What Donald Trump said to Apple’s Tim Cook

“I got a call from Tim Cook at Apple, and I said, ‘Tim…'”

From a transcript of the President elect’s meeting Tuesday with the New York Times editorial board:

DONALD TRUMP: I’ve talked numerous comp — in four-minute conversations with top people — numerous companies that have, leaving, or potentially leaving our country with thousands of jobs.

THOMAS FRIEDMAN: Are you worried, though, that those companies will keep their factories here, but the jobs will be replaced by robots?

TRUMP: They will, and we’ll make the robots too.


TRUMP: It’s a big thing, we’ll make the robots too. Right now we don’t make the robots. We don’t make anything. But we’re going to, I mean, look, robotics is becoming very big and we’re going to do that. We’re going to have more factories. We can’t lose 70,000 factories. Just can’t do it. We’re going to start making things.

I was honored yesterday, I got a call from Bill Gates, great call, we had a great conversation, I got a call from Tim Cook at Apple, and I said, ‘Tim, you know one of the things that will be a real achievement for me is when I get Apple to build a big plant in the United States, or many big plants in the United States, where instead of going to China, and going to Vietnam, and going to the places that you go to, you’re making your product right here.’ He said, ‘I understand that.’ I said: ‘I think we’ll create the incentives for you, and I think you’re going to do it. We’re going for a very large tax cut for corporations, which you’ll be happy about.’ 

See also: Trump took calls from Tim Cook and Bill Gates —update


  1. George Row said:
    The problem of manufacturing in the USA is not simply one of costs.

    Some years before he died Steve Jobs explained that the USA simply did not have the engineers and technicians needed to set up a consumer manufacturing plant on the scale needed for a device such as the iPhone.
    How many people are employed in iPhone assembly-lines? I’d guess it is 100s of thousands.

    This is not something that could be fixed with a few million dollars and a couple of training courses. It would require overhauling the education system for the next generation.

    I am sure that Tim Cook and Apple have gained plenty of insights from the experience of setting up their MacPro assembly plant.

    November 23, 2016
  2. Robert Varipapa said:
    And your next iPhone will only cost $1300 (or $54 per month x 24 🙂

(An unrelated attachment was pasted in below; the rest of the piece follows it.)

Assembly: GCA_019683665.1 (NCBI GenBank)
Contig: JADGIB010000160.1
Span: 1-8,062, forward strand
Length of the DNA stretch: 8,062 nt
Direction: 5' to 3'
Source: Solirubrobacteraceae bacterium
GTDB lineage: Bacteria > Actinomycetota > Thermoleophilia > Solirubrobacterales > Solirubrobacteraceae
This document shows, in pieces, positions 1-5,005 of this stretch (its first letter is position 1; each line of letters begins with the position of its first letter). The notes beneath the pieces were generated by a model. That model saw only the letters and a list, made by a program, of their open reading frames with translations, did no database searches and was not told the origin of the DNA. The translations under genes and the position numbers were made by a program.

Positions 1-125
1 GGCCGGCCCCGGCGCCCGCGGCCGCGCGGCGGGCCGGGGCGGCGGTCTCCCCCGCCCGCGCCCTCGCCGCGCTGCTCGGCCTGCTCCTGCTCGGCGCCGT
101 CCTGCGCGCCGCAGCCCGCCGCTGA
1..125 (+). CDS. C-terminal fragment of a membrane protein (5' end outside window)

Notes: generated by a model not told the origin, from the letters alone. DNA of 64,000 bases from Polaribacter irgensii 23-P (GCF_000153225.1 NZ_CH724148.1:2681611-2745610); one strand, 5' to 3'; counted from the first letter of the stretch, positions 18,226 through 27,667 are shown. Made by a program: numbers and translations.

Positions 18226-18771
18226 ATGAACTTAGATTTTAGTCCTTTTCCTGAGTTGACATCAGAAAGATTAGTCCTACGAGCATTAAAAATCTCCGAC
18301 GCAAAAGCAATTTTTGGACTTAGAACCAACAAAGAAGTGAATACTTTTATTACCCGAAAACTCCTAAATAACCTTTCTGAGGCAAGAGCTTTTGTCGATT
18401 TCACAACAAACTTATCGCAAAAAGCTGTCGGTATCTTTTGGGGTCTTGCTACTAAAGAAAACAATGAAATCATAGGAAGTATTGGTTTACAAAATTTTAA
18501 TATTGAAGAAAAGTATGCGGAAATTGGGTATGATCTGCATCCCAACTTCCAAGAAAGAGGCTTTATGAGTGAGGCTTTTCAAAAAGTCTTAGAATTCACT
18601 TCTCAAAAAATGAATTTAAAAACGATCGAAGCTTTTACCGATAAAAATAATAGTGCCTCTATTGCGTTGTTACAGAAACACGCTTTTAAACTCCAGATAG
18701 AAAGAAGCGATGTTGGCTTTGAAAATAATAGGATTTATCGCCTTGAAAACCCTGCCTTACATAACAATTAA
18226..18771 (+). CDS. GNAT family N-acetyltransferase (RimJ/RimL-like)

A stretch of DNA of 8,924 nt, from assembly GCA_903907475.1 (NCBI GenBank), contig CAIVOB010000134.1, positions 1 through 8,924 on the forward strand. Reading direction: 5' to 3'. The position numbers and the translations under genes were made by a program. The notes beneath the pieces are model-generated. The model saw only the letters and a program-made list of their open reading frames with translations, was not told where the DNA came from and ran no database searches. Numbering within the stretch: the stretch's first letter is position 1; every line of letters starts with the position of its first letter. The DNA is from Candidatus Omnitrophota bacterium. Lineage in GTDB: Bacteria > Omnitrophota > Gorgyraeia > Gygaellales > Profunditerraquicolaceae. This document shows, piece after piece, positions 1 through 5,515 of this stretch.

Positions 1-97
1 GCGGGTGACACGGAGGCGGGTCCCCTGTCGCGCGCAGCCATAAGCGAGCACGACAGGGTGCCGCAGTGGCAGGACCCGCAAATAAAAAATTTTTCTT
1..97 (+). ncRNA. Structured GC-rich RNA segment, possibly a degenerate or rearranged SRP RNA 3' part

November 23, 2016
  3. Tom Wyrick said:
    Another 24 hours have passed, and no independent confirmation has yet appeared from Bill Gates or Tim Cook that the alleged conversations with Mr. Trump ever took place, or what was said if they did.

    Investors risking their life savings need to distinguish between self-serving claims represented as facts, and actual facts. This article doesn’t appear to recognize that distinction (“What Donald Trump said to … Tim Cook”).

    The sole first-hand account is Mr. Trump’s characterization of the two calls: He told the NYT editorial board he was personally “honored” by calls from Gates and Cook. Everything else related to the alleged calls occurred out of their presence, and was filtered through the mind and mouth of Mr. Trump.

    Various news stories have reported on Mr. Trump putting words into the mouths of others. Most vividly, I recall that on July 31, NFL officials flatly denied writing a letter to Trump, right after he claimed they did. (Mr. Trump didn’t offer to show reporters the alleged letter from the NFL.)

    Here’s a pertinent lesson about human nature: Powerful, abusive people frequently present a false version of reality that others are afraid to challenge — so their bogus claim is the story that gets reported. Those with with abusive spouses, parents and bosses know the pattern all too well. They either go along with the charade, or pay the consequences later.

    November 23, 2016
      • Tom Wyrick said:
        How long does it take for a full-time spokesperson to confirm that his/her company’s CEO spoke with “the most powerful man in the world” about public policies that would directly affect the company, with billions of dollars hanging in the balance?

        The same amount of time it takes to say “Yes.”

        Tim Cook understands other people — how they want (i.e., need) to be treated. So if he never had the conversation with Mr. Trump, he is not going to embarrass Trump by implying that he “stretched the truth.” If he did speak with Trump, Cook’s silence now avoids saying anything that might contradict the Trump version of the conversation. Cook no doubt has to coddle the fragile-ego oligarchs of China and Russia, too, so he is an experienced practitioner of the art.

        Investors are unlikely to ever know what did or did not pass between the two men. However, it appears that Mr. Trump wants NYT editors to believe that he has a good relationship with Tim Cook and Apple. For now.

        November 24, 2016

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